An announced attendance of 10,439 filled the Sahlen’s Stadium grandstands, populated by a mix of partisans and participants in the NCFC Youth Girls College Showcase, which began today with hundreds of teams around the country competing. The crowd thinned just a bit for a more methodical nightcap featuring the ACC champion Florida State Seminoles and the Stanford Cardinal. Stanford, the defending national champions, came into Friday riding a 45-match undefeated run, the fifth longest in NCAA history and the longest by any school besides North Carolina.
Stanford’s date with destiny derailed, however, as Florida State rode a couple of first-half goals to a 2-0 victory over the Cardinal.
“It was a hard-fought game, and I think the crowd was treated to a heck of a game between two very good teams,” said Florida State head coach Mark Krikorian. “There were a lot of future national team players playing at a high level, and we’re thrilled we found a way to score a couple of goals and be able to advance.”
“It was a great performance by Florida State,” said Stanford head coach Paul Ratcliffe. “We had a tough night. I don’t think we played up to our potential or capabilities. But I give a lot of credit to Florida State—they dictated the tempo and played very well tonight.”
Stanford trailed for a total of under eight minutes all season, but that’s the position the Cardinal found themselves in just the 28th minute. Florida State defender Gabby Carle drove lateral across top of the box before slotting a sweeping shot past Stanford goalkeeper Alison Jahansouz.
“I started going inside and kept going until I realized I could score,” Carle said. “I thought it would be the hardest shot for the keeper, so I just swung my leg and it happened.”
A minute later, Stanford’s senior Michelle Xiao nearly equalized, but she pushed an open angled attempt wide right of the woodwork. Having dodged that bullet, Florida State doubled its advantage in the 42nd minute. Malia Berkely let loose a shot from 30 yards out bound directly for Jahansouz. However, the Cardinal keeper let the sphere slip through her mitts, a howler that made the scoreline 2-0 entering intermission.
“I was just hoping to not hit the crossbar for once,” Berkely said. “I saw the keeper off her line, and I thought if I could hit it just right it’d go in. And it did.”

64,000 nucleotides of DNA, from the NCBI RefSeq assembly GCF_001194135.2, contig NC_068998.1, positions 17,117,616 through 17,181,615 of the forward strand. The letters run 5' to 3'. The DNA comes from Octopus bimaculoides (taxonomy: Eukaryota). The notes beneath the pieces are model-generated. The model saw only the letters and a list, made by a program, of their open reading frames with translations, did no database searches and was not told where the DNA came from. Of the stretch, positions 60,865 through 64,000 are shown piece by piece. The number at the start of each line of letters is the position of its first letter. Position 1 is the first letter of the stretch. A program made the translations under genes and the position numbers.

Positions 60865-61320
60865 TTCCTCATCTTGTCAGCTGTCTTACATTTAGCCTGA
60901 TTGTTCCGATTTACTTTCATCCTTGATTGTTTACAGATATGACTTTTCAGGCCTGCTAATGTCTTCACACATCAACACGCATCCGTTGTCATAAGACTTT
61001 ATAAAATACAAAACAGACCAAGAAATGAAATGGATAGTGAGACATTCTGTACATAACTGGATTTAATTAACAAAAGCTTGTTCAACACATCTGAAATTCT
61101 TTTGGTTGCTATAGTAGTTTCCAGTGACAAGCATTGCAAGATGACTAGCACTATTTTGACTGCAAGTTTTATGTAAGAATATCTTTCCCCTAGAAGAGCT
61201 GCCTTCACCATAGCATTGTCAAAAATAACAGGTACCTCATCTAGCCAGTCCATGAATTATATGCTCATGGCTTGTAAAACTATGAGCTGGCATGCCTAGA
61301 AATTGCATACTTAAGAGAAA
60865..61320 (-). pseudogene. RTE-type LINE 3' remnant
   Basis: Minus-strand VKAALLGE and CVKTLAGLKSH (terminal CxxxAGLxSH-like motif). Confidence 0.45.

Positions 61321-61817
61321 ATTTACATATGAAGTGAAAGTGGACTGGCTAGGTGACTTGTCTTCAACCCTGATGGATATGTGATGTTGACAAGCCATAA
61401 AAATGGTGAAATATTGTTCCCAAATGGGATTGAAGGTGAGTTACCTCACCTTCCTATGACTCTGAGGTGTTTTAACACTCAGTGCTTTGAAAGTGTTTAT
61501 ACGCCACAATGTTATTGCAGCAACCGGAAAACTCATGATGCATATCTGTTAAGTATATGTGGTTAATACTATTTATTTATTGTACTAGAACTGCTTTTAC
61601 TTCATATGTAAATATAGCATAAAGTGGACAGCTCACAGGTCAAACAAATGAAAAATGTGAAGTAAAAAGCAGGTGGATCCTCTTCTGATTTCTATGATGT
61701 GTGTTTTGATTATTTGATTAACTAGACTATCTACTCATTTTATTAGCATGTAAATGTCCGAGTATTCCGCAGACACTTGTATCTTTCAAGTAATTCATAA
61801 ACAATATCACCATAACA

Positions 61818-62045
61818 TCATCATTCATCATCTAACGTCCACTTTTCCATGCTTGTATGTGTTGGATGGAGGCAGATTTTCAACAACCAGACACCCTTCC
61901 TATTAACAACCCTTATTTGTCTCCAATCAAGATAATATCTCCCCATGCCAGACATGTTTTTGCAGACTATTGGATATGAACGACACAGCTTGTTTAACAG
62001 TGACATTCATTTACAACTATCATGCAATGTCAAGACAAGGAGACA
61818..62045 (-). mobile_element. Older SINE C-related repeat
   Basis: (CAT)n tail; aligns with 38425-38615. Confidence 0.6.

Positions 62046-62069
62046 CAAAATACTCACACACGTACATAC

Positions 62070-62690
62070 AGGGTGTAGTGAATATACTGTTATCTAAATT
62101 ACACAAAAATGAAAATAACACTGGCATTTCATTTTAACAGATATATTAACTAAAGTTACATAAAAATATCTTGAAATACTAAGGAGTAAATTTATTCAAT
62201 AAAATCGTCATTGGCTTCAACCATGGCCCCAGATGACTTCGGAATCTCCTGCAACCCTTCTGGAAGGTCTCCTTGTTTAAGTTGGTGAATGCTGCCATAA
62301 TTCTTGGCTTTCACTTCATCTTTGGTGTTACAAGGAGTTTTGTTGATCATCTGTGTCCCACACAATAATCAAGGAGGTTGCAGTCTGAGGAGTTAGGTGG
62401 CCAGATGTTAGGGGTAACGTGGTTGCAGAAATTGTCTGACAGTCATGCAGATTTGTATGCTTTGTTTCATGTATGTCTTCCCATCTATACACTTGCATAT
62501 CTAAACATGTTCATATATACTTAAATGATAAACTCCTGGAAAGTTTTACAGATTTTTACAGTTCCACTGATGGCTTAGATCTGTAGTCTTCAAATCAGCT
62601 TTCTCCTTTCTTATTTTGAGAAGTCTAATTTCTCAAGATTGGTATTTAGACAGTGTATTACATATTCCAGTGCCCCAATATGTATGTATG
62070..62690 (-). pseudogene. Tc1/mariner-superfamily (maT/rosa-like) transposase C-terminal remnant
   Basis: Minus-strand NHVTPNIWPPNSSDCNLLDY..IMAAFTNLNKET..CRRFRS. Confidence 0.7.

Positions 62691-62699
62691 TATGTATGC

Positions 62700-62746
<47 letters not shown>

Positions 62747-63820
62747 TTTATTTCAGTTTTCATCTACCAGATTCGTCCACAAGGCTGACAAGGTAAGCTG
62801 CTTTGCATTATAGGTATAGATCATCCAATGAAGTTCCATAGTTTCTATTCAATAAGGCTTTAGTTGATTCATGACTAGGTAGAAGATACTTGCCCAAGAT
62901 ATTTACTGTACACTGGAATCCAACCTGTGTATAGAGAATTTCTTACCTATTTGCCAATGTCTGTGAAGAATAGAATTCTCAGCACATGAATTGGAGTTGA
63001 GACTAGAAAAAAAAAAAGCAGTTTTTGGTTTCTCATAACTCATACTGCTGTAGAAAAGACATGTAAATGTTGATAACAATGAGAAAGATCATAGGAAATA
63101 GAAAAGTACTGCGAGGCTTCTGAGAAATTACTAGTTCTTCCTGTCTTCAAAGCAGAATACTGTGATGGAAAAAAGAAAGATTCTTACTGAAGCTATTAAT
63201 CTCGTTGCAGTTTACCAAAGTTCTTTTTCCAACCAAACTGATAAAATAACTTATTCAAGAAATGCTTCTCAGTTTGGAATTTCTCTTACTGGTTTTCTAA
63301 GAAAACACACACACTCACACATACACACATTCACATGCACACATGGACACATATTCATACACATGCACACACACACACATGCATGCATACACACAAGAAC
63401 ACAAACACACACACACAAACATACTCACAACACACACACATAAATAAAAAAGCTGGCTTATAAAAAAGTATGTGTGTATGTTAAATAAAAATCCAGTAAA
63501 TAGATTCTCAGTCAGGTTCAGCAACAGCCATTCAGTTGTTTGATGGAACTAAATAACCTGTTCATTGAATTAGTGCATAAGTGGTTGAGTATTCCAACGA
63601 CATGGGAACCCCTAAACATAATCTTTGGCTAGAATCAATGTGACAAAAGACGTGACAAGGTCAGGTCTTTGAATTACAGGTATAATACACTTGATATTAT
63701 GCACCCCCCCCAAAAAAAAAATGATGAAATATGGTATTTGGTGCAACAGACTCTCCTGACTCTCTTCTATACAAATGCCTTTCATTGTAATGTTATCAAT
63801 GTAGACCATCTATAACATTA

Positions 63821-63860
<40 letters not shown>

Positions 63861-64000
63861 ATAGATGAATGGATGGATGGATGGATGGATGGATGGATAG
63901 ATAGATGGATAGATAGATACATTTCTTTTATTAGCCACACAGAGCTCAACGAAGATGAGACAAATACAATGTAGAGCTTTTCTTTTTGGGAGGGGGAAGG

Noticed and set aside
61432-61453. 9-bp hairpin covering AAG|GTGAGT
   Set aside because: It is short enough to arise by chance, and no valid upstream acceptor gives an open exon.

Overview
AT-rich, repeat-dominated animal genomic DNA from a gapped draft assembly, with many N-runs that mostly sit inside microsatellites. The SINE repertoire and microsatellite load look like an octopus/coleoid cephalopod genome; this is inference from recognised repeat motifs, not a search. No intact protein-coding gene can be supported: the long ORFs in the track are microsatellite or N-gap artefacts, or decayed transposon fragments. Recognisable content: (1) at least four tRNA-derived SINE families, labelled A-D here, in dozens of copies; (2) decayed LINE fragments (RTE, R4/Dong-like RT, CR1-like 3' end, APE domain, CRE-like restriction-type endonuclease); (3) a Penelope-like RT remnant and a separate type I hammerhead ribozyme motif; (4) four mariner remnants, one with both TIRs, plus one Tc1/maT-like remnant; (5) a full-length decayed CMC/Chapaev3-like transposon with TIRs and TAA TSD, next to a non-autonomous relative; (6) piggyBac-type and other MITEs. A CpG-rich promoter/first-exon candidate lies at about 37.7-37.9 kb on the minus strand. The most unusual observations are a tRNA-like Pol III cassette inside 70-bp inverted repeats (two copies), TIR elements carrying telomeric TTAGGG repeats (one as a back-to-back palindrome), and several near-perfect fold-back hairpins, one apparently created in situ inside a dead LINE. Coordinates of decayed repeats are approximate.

Ratcliffe said that second goal was the one that “deflated” his squad.
“Then it’s hard when you’re down against a team that’s good in possession and keeping the ball,” Ratcliffe said. “They can just play keepaway a little bit, and I think that’s what ended up in the second half.”
That’s all the Sunshine Staters needed, as the second half became an paradigm of how to kill off a game. Meanwhile, the Cardinal offense, the third highest-scoring NCAA Division 1 team this season, showed a jarring inability to break down the Seminoles’ defensive scheme, which boasted the second-lowest goals-against average in D1. Stanford mustered just a single shot on goal for the match.
Ratcliffe summed up his team’s performance as “flat,” while he saluted Florida State’s ability to shut down his team’s attack and take the air out of the ball in the second half.
“I give credit to Florida State, that they closed down spaces quickly and didn’t give us much time to get good shots off,” Ratcliffe said. “That was the disappointing part of the game—if we would have gotten some shots on frame, we could have seen what would have come of it.”
“[Florida State’s] rotation out of the back and midfield was very dynamic,” said Stanford captain and first-team all-American Alana Cook. “We just weren’t able to settle into our game.”
Florida State’s victory avenges a loss to Stanford in the third round of last year’s NCAA Tournament.
“We knew coming into the game that Stanford is such a good team,” Krikorian said. “You don’t win 45 games in a row; it’s unheard of in the college game today with the parity. We knew that if we allowed them to completely control and dictate the tempo of the game it would be a long one for us. It was going to be very important for our kids to play brave.”
Sunday’s championship combatants share recent history in Cary. The Seminoles bested the Tar Heels 3-2 on November 4 at WakeMed Soccer Park to claim the ACC crown. In September, UNC defeated Florida State in Tallahassee in their only other meeting this season. On Sunday, the Tar Heels will vie for their 22nd NCAA title, while Florida State looks to become just the sixth school to win multiple Women’s College Cups.
“We know defending wins championships,” Carle said. “We try to bring it every game.”
“I just want this so much, and my whole team, too,” Ashley said about the prospect of winning a national championship. “I’m just trying to get us there.”